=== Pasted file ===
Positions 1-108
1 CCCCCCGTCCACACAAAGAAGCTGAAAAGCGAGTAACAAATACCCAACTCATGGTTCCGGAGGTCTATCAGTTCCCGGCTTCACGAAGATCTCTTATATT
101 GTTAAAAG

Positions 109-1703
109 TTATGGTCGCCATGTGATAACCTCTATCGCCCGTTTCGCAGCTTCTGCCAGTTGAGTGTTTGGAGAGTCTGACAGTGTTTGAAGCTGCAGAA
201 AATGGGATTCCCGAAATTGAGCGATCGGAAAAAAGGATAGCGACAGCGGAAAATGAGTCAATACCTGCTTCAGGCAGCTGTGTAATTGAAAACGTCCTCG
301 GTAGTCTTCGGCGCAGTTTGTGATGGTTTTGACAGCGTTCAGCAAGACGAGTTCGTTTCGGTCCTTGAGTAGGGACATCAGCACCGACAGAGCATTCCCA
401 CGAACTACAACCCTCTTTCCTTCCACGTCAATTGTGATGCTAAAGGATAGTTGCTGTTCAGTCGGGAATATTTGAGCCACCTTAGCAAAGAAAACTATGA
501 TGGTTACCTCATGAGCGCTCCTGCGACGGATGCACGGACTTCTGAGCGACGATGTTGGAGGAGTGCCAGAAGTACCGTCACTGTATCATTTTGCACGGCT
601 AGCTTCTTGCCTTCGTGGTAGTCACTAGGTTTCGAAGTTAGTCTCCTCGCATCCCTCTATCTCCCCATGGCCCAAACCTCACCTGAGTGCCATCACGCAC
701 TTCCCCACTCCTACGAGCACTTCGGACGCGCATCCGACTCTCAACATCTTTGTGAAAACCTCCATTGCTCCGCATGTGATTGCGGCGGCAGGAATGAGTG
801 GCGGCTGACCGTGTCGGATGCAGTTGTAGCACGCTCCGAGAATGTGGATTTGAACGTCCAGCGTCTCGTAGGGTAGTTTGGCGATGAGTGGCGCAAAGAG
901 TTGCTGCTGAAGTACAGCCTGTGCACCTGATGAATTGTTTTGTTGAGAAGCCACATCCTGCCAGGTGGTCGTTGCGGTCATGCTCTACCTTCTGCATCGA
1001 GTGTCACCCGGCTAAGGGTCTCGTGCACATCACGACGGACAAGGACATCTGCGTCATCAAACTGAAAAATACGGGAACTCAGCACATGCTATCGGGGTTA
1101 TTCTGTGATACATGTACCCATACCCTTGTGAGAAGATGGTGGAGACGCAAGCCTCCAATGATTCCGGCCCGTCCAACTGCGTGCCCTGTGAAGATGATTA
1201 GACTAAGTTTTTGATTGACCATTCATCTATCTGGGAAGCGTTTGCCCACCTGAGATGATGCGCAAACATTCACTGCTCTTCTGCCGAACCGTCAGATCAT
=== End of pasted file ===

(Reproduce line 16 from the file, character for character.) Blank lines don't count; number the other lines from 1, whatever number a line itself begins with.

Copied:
1201 GACTAAGTTTTTGATTGACCATTCATCTATCTGGGAAGCGTTTGCCCACCTGAGATGATGCGCAAACATTCACTGCTCTTCTGCCGAACCGTCAGATCAT